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BY JOE ROJAS-BURKE | PHOTOS BY JASON KAPLAN
It was an entirely new and untested direction in cancer research. Realistically, it was not likely to succeed. You didn’t need a Ph.D. in biology to know that. But Wayne Kingsley, chairman of the Portland Spirit tour boat company, was intrigued by the story he was hearing from Dr. Walter Urba, a medical oncologist and cancer researcher in Portland. Urba was caring for a friend of Kingsley’s with colon cancer, and Kingsley’s curiosity inevitably led to hallway conversations with Urba about his research.
“Rarely in your life do you get a chance to get involved in something like this,” says Kingsley, who with his wife Joan donated a few thousand dollars to the project. “It looked like it had potential. I liked the researchers involved. I thought, what the hay? Maybe these guys will be successful.It would be a win for Portland.”
Scientists led by Andy Weinberg on Urba’s team at Providence Health & Services had found a potential way to tweak a person’s native immune system to mount a highly targeted attack on tumors. The key was a protein called OX40. The researchers used antibodies to target OX40 and found that in laboratory mice, the treatment shrank a variety of tumor types, including breast, colon and kidney cancers.
To take the work to the next step — preliminary testing in human subjects — the team figured they’d need to raise at least $1.5 million. And that stood in the way like a forbidding mountain. It is almost impossible to get funding for that sort of research from the federal government. Out of sheer necessity, Urba and colleagues resorted to a Kickstarter-style campaign to raise the money from a crowd of private donors such as Kingsley.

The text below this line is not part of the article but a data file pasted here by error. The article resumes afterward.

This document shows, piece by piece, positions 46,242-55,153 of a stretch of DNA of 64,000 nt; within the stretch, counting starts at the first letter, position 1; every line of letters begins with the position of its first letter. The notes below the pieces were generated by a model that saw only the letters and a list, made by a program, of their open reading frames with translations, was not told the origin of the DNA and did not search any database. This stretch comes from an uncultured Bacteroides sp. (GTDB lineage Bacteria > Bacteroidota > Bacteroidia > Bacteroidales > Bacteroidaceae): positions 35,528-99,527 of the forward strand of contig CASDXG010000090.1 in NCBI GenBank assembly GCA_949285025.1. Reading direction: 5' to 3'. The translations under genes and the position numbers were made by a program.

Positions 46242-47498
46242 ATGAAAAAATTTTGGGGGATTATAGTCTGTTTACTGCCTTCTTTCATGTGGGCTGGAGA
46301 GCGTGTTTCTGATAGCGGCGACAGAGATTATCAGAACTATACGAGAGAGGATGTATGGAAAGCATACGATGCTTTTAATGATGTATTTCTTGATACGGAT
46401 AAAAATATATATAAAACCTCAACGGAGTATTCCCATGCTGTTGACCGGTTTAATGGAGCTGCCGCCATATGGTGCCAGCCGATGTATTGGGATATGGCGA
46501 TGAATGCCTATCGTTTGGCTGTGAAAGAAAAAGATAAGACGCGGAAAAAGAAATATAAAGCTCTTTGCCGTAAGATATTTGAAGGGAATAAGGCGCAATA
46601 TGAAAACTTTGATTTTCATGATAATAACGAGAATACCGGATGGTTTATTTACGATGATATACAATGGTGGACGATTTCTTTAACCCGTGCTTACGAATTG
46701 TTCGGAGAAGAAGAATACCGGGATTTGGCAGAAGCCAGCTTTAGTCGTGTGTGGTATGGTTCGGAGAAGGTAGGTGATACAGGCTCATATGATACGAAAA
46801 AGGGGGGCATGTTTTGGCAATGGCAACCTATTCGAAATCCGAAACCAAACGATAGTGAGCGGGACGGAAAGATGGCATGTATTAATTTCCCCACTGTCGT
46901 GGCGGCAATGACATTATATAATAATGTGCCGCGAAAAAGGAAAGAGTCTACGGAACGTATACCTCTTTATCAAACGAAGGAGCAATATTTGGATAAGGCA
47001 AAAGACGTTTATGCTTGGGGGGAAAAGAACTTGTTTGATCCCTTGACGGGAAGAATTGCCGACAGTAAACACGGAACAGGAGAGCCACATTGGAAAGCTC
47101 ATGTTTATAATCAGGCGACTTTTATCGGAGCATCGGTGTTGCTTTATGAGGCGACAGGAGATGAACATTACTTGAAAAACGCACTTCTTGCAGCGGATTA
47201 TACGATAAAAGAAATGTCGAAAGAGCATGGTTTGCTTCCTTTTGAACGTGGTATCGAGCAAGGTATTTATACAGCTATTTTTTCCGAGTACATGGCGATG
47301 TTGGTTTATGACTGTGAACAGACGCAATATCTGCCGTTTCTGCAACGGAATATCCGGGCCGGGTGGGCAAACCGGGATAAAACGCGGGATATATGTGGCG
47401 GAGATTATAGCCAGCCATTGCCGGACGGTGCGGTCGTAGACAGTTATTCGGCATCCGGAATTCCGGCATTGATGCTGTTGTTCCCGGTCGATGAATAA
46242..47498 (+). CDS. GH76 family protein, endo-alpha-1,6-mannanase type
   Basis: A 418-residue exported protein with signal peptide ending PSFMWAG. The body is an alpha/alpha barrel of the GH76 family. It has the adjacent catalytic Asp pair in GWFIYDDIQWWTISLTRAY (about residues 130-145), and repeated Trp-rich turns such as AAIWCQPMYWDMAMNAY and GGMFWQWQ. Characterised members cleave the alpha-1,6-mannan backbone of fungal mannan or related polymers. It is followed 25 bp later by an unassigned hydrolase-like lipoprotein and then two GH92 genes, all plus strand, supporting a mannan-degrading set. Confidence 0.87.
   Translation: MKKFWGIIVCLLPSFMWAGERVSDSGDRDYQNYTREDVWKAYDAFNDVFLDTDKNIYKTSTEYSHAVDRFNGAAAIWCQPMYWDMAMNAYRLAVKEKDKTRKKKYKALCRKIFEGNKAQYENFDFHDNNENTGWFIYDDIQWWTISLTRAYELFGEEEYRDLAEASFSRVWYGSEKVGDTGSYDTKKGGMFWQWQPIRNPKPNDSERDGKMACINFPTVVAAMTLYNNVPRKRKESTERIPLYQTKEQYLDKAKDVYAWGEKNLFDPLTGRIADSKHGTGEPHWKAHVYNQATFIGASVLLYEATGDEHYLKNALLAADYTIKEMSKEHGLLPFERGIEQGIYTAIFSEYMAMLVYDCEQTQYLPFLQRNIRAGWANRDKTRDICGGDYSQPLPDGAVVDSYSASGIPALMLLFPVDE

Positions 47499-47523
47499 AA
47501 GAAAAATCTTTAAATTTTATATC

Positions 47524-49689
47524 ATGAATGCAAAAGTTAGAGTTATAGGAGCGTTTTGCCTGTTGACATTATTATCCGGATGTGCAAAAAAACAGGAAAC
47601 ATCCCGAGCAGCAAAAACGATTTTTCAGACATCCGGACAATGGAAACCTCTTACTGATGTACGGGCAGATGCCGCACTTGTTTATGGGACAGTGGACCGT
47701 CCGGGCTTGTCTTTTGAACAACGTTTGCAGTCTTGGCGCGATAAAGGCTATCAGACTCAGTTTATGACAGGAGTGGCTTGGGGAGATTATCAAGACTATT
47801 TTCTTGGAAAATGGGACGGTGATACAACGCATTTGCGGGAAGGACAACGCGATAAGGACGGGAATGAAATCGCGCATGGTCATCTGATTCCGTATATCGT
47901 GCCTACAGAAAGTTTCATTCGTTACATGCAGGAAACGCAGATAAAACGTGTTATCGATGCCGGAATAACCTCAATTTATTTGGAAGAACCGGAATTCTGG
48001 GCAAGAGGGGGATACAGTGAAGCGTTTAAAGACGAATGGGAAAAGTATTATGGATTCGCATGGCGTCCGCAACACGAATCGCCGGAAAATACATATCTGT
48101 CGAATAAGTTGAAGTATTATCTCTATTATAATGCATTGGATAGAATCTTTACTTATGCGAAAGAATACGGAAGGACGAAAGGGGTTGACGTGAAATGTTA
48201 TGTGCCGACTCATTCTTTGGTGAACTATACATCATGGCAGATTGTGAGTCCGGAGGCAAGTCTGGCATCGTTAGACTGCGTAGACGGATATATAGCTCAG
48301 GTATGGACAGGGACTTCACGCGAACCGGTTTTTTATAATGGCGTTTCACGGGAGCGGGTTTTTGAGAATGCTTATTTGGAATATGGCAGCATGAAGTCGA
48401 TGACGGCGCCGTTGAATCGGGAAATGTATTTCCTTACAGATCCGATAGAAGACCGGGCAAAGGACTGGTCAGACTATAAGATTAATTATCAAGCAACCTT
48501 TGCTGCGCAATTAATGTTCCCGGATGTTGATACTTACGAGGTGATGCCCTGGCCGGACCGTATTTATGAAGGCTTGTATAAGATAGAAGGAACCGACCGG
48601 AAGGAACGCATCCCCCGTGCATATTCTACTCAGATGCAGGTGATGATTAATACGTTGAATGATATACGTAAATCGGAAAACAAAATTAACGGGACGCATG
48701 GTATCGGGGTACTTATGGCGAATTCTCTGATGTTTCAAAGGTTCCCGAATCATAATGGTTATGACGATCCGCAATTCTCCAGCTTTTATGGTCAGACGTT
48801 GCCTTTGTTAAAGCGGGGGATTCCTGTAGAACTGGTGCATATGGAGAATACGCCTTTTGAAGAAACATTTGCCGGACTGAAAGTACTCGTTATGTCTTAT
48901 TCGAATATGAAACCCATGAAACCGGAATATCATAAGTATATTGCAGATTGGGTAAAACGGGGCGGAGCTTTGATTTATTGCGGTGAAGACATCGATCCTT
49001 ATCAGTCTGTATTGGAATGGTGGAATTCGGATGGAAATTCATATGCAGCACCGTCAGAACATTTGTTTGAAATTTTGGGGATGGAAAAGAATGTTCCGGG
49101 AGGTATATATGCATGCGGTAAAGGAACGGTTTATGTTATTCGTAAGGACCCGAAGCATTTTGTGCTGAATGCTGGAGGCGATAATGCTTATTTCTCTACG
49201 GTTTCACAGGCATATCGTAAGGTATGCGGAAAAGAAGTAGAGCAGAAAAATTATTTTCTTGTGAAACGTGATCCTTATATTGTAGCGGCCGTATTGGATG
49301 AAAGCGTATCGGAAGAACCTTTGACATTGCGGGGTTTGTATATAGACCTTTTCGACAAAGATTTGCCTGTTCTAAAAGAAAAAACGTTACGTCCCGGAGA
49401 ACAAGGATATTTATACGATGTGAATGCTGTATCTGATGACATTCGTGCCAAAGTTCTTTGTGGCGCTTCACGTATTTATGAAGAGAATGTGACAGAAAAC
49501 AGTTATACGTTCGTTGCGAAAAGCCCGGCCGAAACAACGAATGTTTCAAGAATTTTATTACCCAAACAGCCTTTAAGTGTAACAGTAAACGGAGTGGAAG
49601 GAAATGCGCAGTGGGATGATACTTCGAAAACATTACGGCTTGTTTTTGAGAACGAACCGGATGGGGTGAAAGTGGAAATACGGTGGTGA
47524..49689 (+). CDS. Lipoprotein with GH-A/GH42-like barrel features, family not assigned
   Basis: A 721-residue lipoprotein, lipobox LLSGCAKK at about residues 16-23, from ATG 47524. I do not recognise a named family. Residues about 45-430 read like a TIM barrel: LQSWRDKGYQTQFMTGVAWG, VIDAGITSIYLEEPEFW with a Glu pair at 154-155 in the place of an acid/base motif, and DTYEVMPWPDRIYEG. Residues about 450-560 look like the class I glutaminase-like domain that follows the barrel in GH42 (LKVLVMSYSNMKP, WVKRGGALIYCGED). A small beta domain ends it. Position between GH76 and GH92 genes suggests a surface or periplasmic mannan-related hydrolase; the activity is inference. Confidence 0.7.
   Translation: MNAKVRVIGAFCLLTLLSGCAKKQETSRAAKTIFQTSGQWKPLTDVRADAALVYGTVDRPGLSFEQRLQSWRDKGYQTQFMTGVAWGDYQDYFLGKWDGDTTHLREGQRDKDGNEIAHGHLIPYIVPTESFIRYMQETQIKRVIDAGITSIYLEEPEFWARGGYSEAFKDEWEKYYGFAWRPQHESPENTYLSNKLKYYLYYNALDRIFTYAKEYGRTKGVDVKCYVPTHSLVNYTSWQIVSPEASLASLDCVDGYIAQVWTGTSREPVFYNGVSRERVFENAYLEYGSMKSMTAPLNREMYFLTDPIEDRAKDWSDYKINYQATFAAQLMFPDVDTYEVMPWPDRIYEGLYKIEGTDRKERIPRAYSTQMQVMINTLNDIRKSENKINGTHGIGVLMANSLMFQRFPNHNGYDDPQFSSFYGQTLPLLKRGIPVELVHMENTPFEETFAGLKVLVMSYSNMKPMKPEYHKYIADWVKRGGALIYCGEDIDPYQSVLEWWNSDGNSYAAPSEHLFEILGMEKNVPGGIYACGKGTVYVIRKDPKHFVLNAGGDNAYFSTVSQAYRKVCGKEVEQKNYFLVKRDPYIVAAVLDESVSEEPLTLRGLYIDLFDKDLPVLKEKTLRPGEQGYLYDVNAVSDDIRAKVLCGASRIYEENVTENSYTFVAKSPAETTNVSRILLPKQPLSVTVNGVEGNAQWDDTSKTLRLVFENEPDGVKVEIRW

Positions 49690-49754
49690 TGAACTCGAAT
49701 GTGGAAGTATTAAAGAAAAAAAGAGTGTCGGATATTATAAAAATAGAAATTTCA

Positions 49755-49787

Since 1993 federal funding for biomedical research has fallen by more than 22% at the National Institutes of Health (NIH), after accounting for inflation. Budget cuts are also shrinking the National Science Foundation and the Department of Energy, which support basic science, technology and engineering.
And everywhere, it seems, private donors wielding large checkbooks are playing an increasingly important role in the funding — and direction — of scientific research. Intel billionaire Gordon Moore has given $200 million for the construction of an advanced astronomy telescope on a mountaintop in Hawaii. Microsoft co-founder Paul Allen has donated $500 million to establish a brain research institute in Seattle. Not to be outdone, Bill Gates has donated an estimated $10 billion in the cause of global public health.
In Oregon Bob Moore, founder of Bob’s Red Mill, and his wife, Charlee, have given more than $30 million for nutrition research since 2011. Earlier this month, Columbia Sportswear CEO Tim Boyle and his wife announced a $10 million gift to support cancer research at Oregon Health & Science University.
For all the good such gifts are likely to do, the rising profile of philanthropists is troubling to some scientists and university leaders. Critics worry the trend could turn science into a popularity contest, with billionaires’ pet projects drawing money away from deserving but unsexy scientific fields, and from capable but lesser-known universities. Private philanthropy is unlikely to make up for what’s being lost in federal funding, and some fear that the attention-getting gifts of private billionaires will undermine political support for federal science agencies.
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